Curating Pulse Crop Genetics with Clare Coyne, Ph.D.
In this episode, Dr. Clare Coyne, curator of the USDA cool season food legume collection in Pullman, Washington gives us a really fascinating look into this extensive collection. You’ll hear how the collection is curated, preserved and utilized to continue to provide high quality seed to researchers, and ultimately to farmers. The seeds are stored under refrigeration and controlled humidity as part of a combined state and USDA effort. Under ideal conditions, they could store as long as 100 years.
Dr. Coyne has worked at the station for 25 years and has been in her current role since 1998. She's responsible for over 22,000 accessions of peas, lentils, chickpeas and fava beans. This collection serves as the genetic resources available to breeders and researchers to develop new varieties of pulse crops.
“Plant genetic resources are a guarantee that we can continue to improve the farmgate value of that harvested crop.” - Dr. Clare Coyne
The program for maintaining our crops' genetic resources is not new. The United States has been collecting seeds for crops of interest since the founding fathers. “We can look at the USDA system as the gold standard for plant genetic resources in the world.” There are other extensive collections in stations located in Mexico, Morocco and India to name a few. But these collections don’t just exist for academic or historical purposes. They serve a very important role in making sure that breeders have the genetic material they need to develop varieties that continue to meet the needs of growers.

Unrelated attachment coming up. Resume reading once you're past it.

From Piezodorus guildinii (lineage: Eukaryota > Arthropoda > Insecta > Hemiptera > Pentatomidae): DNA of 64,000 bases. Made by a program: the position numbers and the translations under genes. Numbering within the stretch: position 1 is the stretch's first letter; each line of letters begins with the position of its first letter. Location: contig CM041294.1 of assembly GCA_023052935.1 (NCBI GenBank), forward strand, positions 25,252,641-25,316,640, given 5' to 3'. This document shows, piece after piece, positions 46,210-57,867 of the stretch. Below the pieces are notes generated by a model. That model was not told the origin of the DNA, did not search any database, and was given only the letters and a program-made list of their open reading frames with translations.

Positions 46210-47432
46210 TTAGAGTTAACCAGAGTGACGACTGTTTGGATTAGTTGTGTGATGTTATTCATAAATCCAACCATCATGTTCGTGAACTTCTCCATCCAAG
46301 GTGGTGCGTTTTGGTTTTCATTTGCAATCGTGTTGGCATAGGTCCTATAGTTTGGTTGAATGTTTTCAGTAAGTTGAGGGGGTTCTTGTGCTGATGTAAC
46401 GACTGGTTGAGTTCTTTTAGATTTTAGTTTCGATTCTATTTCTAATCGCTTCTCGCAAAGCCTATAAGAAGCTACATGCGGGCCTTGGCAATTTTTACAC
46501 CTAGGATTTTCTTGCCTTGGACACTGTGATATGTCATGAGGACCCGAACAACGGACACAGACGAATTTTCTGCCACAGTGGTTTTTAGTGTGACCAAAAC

“If we're presented with a new disease or a disease that in the past wasn't a problem and all of a sudden becomes a problem, then we need these breeding resources.” - Dr. Clare Coyne
Dr. Coyne offers root rot resistant genetics as a more recent need among producers. Cultivars for this ability were screened in the gene bank and are likely to make a difference for the growers. Fortunately, these collections continue to expand with a big focus being put on wild relative varieties of current crops. “We're realizing that the genetic reserve that's held in these crop wild relatives is very key to future progress made in our crops and not just on diseases, but also on yield components and nutritional components.” Once collected, Dr. Coyne and her colleagues grow these lines out in the field and collect data. That data is available online to researchers of all kinds wanting to utilize these genetics.
“Kind of a bottom line for growers is we can rely on a genetic answer so that when you plant that cultivar you already have a package where you're ahead of the game. If there is drought tolerance, if there is heat tolerance, if there is disease resistance in the genetics of that cultivar that you're planting, then that's an additional production cost that you don't have to bear.” Dr. Clare Coyne